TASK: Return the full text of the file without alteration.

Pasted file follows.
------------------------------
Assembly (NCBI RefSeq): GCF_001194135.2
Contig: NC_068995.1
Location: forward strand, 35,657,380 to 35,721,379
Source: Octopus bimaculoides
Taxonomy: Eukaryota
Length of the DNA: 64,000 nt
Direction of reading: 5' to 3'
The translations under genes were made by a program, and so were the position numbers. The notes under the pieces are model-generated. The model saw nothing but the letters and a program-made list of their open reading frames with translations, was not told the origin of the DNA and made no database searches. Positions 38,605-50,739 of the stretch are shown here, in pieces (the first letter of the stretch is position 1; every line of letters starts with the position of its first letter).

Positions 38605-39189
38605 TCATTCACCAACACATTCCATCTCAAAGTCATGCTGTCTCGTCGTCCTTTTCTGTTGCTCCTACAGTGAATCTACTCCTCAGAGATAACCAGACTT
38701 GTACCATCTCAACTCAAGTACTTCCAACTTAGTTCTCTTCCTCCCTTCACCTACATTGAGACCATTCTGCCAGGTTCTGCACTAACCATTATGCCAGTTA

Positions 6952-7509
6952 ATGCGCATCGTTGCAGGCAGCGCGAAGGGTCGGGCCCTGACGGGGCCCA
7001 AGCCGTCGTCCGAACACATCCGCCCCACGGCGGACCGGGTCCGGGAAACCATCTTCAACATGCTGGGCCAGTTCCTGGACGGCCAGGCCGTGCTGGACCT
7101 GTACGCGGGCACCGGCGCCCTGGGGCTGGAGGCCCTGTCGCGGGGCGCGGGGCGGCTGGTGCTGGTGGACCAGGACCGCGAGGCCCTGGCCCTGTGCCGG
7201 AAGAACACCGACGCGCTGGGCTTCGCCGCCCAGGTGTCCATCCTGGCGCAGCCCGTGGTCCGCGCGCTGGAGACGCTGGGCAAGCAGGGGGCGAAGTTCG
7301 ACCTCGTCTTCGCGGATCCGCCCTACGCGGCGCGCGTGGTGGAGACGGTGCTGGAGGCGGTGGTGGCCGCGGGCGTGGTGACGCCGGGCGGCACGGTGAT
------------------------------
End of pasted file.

Assembly (NCBI RefSeq): GCF_001194135.2
Contig: NC_068995.1
Location: forward strand, 35,657,380 to 35,721,379
Source: Octopus bimaculoides
Taxonomy: Eukaryota
Length of the DNA: 64,000 nt
Direction of reading: 5' to 3'
The translations under genes were made by a program, and so were the position numbers. The notes under the pieces are model-generated. The model saw nothing but the letters and a program-made list of their open reading frames with translations, was not told the origin of the DNA and made no database searches. Positions 38,605-50,739 of the stretch are shown here, in pieces (the first letter of the stretch is position 1; every line of letters starts with the position of its first letter).

Positions 38605-39189
38605 TCATTCACCAACACATTCCATCTCAAAGTCATGCTGTCTCGTCGTCCTTTTCTGTTGCTCCTACAGTGAATCTACTCCTCAGAGATAACCAGACTT
38701 GTACCATCTCAACTCAAGTACTTCCAACTTAGTTCTCTTCCTCCCTTCACCTACATTGAGACCATTCTGCCAGGTTCTGCACTAACCATTATGCCAGTTA

Positions 6952-7509
6952 ATGCGCATCGTTGCAGGCAGCGCGAAGGGTCGGGCCCTGACGGGGCCCA
7001 AGCCGTCGTCCGAACACATCCGCCCCACGGCGGACCGGGTCCGGGAAACCATCTTCAACATGCTGGGCCAGTTCCTGGACGGCCAGGCCGTGCTGGACCT
7101 GTACGCGGGCACCGGCGCCCTGGGGCTGGAGGCCCTGTCGCGGGGCGCGGGGCGGCTGGTGCTGGTGGACCAGGACCGCGAGGCCCTGGCCCTGTGCCGG
7201 AAGAACACCGACGCGCTGGGCTTCGCCGCCCAGGTGTCCATCCTGGCGCAGCCCGTGGTCCGCGCGCTGGAGACGCTGGGCAAGCAGGGGGCGAAGTTCG
7301 ACCTCGTCTTCGCGGATCCGCCCTACGCGGCGCGCGTGGTGGAGACGGTGCTGGAGGCGGTGGTGGCCGCGGGCGTGGTGACGCCGGGCGGCACGGTGAT